I was introduced to this restaurant by a friend who was a fan of their Sunday brunch buffet. They serve up North and South Indian cuisine with an Ayurvedic influence and a home-cooked feel. Although they have an impressive regular menu, their Sunday brunch offering is what attracts the biggest crowds. The sumptuous buffet spread is mostly vegan, save for a few dairy-based dishes – if you’re not sure which dishes are, check with Sumon, the humble restaurant manager.
WHAT TO ORDER: Aside from heading for the brunch buffet, try the Pranic Juice (containing honey), which I tried before my vegan transition. Drinking the minty, peppery concoction is an experience in itself!
This is a new kid in town for vegan hangouts! I was lucky enough to attend the opening of the café in April when they were serving everyone a free lunch, and I was hooked from the first bite. It caters to working people in the area who want something fast and fuss-free, but the environment here is inviting enough to stay a while, with plenty of natural light and attentive staff.
WHAT TO ORDER: Their nasi lemak is divine, and if you’re extra hungry, a custom-made burrito is a satisfying beast of a meal. If the owner Fauzi is around, ask him for the thoughtful meaning behind the café’s name.
A non-vegetarian friend suggested this place because it was one of his favourite places to eat. Specialising in Chinese-Malaysian food, the restaurant doesn’t serve egg or milk, but some drinks do feature honey. During peak hours, it’s hard to get a table, but it’s worth the wait. The menu is so diverse, you might need some time to mull over what you’d like to order.
WHAT TO ORDER: I love the kam heong mock fish rice set, seaweed fried rice and lei cha, a Hakka dish featuring a bright green herbal soup (only available on Tuesday, Friday and Sunday). If you get inspired to cook some plant-based meals for yourself, the walk-in cold storage room at the back of the restaurant offers fresh organic local produce at fair prices.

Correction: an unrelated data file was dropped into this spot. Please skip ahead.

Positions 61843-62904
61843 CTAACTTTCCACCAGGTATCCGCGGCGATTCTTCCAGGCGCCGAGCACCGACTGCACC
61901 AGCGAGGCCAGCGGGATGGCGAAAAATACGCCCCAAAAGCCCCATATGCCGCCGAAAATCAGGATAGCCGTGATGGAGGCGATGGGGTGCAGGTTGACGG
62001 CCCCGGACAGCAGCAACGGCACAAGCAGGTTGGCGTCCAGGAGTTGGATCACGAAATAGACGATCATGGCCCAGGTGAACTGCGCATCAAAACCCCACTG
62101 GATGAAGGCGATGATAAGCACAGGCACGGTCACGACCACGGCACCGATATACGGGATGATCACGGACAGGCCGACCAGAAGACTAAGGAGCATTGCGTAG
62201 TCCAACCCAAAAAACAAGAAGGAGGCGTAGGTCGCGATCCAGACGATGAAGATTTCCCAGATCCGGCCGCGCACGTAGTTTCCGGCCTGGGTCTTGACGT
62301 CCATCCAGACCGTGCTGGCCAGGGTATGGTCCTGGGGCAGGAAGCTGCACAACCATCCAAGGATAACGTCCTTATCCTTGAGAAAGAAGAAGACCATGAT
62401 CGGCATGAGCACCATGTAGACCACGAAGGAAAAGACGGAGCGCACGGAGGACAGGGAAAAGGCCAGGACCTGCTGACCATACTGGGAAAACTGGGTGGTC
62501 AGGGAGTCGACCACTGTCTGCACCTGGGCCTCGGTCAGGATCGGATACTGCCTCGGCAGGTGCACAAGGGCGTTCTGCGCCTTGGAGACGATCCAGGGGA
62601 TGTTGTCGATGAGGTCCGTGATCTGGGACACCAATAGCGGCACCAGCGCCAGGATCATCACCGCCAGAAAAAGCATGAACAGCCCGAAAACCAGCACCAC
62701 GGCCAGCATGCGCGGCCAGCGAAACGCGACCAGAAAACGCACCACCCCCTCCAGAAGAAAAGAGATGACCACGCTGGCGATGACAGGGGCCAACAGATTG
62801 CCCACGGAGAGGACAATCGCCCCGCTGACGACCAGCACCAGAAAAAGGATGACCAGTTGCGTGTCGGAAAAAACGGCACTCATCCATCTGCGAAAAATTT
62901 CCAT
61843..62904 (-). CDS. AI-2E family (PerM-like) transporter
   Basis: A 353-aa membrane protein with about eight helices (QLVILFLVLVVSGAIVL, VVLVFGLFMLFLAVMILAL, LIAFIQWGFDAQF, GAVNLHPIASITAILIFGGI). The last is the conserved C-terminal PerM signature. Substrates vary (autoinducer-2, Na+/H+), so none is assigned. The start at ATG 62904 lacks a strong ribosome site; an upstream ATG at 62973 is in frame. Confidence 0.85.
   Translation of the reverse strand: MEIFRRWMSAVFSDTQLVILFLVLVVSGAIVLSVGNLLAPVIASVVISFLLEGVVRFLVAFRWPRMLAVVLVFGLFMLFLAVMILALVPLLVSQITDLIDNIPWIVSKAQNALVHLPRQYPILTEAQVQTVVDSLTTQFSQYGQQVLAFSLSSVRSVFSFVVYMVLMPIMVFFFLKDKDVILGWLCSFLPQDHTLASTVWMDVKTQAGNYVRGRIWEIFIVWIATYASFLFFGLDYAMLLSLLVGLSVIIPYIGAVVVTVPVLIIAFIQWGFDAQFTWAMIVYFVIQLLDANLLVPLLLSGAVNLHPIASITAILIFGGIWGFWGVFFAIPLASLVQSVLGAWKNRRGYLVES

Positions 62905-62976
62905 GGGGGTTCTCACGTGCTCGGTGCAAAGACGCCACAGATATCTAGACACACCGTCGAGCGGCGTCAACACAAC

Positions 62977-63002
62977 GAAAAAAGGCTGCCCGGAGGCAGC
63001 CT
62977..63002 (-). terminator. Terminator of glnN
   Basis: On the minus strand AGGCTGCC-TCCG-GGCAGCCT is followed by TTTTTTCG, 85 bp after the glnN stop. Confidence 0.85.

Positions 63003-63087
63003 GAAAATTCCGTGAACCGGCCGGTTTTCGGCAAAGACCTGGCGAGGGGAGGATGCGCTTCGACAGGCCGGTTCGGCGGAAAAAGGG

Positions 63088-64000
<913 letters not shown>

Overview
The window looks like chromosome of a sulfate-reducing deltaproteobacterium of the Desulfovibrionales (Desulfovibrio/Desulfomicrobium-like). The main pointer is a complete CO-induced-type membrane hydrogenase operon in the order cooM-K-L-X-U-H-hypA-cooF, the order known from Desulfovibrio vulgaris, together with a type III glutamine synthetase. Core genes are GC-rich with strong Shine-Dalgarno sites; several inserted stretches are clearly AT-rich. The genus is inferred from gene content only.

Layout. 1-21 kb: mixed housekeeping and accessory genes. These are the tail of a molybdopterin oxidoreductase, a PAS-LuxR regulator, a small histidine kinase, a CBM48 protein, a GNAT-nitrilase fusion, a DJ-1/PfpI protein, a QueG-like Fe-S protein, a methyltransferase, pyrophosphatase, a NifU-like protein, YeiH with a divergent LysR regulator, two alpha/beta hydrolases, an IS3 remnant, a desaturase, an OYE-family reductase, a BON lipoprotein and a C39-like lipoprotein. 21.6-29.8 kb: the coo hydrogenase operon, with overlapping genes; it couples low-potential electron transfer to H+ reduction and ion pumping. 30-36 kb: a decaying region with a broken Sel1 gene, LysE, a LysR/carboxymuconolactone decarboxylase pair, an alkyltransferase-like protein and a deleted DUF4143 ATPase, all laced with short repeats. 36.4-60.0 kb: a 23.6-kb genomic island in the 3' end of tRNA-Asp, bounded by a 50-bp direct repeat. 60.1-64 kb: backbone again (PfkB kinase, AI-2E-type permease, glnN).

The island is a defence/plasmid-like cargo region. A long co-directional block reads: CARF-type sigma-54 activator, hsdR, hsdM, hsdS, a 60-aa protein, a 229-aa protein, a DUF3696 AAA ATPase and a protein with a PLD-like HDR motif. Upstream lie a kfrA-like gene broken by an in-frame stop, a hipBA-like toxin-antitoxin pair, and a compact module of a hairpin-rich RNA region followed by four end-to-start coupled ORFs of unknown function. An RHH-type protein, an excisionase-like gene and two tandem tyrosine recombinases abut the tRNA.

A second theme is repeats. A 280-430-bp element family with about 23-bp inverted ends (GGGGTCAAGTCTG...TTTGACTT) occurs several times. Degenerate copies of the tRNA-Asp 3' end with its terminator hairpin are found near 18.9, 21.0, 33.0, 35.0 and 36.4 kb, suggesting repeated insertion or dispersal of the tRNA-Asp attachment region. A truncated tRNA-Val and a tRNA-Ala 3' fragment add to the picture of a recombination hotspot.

An event manager who knew I was vegetarian said that he saw a restaurant just around the corner from the venue where we were working together at the time, and we discovered Kon Rak Pak just a week into its opening! I’ve had a lot of Thai food in my life, meatbased included, and I can say that this place has served some of the most memorable Thai food I’ve ever had. It’s Asian comfort food at its finest, and fully vegan with no garlic and onion.
WHAT TO ORDER: Go for the mixed herb salad for starters, followed by the Chef’s Special tom yum soup, green curry with lion head mushroom, and Red Ruby for dessert.
I stumbled upon this vegetarian café after looking around for something to eat after watching a performance at the nearby klpac. The charm is in its eccentricity: it’s part restaurant, part library, part museum of curios from all over the world. There’s also a piano and games corner, so there are many ways to keep yourself entertained for hours. You can easily have a meal here for less than RM10, which is surprising given the quality and generosity of its dishes.
WHAT TO ORDER: They offer flavours from around the world, and the Asian part of the menu is vegan; I say go for the Sarawak Laksa and gado-gado.
See where else to makan
As the host of AFC’s ‘Best in the World’ and co-founder of web-based food channel FungryTV, Razif Hashim knows his way around some of the best makan spots in KL. For a guy who eats out as often as he does, you can imagine how difficult it was to round it down to just four of his favourite spots to eat.